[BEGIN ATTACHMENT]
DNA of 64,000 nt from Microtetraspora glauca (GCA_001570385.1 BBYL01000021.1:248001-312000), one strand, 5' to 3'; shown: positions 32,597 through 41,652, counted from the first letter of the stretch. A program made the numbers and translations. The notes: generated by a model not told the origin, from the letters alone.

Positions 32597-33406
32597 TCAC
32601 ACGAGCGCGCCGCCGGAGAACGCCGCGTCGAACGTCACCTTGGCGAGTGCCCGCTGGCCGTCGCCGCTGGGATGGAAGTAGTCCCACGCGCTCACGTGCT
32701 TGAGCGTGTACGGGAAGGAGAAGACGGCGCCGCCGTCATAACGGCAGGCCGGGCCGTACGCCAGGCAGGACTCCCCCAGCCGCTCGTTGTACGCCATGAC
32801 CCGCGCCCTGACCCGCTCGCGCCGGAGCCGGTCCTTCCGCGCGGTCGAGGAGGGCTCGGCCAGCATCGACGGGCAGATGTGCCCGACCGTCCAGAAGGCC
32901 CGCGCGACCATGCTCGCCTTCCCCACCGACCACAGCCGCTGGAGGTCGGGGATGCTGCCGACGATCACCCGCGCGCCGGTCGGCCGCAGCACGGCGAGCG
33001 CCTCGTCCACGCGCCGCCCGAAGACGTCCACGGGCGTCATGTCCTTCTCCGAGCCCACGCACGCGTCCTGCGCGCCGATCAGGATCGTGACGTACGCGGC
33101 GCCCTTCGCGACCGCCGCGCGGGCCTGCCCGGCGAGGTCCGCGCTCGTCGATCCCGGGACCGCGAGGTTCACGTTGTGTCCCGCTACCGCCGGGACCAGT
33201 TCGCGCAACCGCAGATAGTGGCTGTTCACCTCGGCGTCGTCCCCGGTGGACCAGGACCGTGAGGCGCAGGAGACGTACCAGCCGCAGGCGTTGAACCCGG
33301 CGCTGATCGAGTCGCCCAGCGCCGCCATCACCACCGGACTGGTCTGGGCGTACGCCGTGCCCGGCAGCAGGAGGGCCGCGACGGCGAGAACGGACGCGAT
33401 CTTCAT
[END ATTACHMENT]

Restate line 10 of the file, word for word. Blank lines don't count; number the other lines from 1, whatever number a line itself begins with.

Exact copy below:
33201 TCGCGCAACCGCAGATAGTGGCTGTTCACCTCGGCGTCGTCCCCGGTGGACCAGGACCGTGAGGCGCAGGAGACGTACCAGCCGCAGGCGTTGAACCCGG